Still a messiah?

Forty years after his death, Che Guevara has little to offer as a guide for making revolution. So wh

In 1968, when the photographer Don Honeyman was experimenting with Alberto Korda's iconic image of Che Guevara, he discovered something curious. Honeyman had been experimenting with a process of solarisation as a way of making fashion images more exciting and had been asked by a poster company to try the same thing with Korda's photograph of Che - said to be the most reproduced photo in the world. But he was having trouble duplicating the look of the image as it had first been published in Europe by the revolutionary press.

"I worked over the image for several days," Honeyman wrote, "but couldn't seem to get the same idealistic gleam in Che's eyes. I finally compared the first Che with the second, and discovered that some canny designer, presumably at [the original Italian printers], had made Che slimmer and his face longer, by about one-sixth. It was so effective that I, too, stretched him, and it worked like a charm. It doesn't really do to have a revolutionary who's too plump."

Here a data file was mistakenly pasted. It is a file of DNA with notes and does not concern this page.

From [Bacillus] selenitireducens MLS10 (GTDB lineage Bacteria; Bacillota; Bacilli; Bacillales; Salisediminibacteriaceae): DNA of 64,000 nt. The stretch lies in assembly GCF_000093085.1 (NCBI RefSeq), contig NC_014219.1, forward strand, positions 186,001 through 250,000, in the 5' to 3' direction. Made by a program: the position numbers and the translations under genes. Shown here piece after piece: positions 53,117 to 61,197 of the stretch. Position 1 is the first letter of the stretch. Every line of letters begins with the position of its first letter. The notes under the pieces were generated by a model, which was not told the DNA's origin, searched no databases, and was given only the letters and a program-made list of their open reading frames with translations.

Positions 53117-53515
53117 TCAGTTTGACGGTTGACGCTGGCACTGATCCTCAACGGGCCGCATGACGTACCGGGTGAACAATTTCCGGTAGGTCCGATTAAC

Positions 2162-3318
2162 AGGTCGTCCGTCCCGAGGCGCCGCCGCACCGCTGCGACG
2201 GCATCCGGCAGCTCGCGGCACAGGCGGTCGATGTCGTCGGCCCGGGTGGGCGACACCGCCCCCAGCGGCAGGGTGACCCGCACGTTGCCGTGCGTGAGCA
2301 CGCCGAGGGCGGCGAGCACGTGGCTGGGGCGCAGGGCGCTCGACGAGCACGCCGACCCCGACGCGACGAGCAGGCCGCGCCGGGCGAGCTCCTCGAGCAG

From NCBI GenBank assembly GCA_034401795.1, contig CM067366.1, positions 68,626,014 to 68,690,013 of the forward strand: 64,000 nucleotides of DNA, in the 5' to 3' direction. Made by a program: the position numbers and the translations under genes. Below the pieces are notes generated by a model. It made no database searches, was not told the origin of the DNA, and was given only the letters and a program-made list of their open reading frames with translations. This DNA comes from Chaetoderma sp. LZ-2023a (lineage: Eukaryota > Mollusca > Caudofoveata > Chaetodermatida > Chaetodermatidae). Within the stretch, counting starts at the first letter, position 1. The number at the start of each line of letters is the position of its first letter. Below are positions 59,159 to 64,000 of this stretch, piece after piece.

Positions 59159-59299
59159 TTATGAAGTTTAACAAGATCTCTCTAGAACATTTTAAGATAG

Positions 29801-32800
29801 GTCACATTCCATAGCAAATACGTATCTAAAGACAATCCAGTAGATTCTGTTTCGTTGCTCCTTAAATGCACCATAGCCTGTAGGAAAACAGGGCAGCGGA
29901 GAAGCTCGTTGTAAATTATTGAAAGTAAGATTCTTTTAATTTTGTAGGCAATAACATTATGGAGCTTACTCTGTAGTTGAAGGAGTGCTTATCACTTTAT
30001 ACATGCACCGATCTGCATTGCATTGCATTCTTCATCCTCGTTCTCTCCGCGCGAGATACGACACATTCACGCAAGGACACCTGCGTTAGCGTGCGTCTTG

There is something fitting about the world's most iconic revolutionary image having been manipulated. Che's legacy, 40 years after his death in a failed attempt to ignite revolution in Bolivia, rests heavily on an image so powerful and so plastic that it still serves both as a generalised inspiration to rebel and as a vehicle for the sale of everything from ashtrays to T-shirts.

The photograph was taken in March 1960 at the funeral of the victims of an explosion on board the French freighter La Coubre in Havana harbour, in which 81 people had died. The Cuban leadership suspected sabotage by the CIA and the funeral, attended by Simone de Beauvoir and Jean-Paul Sartre, among others, became an anti-American rally. Guevara did not speak, and came into view only briefly for Korda, who was recording images of the event from the crowd. Korda had started out as a fashion photographer, but was then Fidel's personal photographer. He managed two shots with his Leica before Guevara disappeared from view.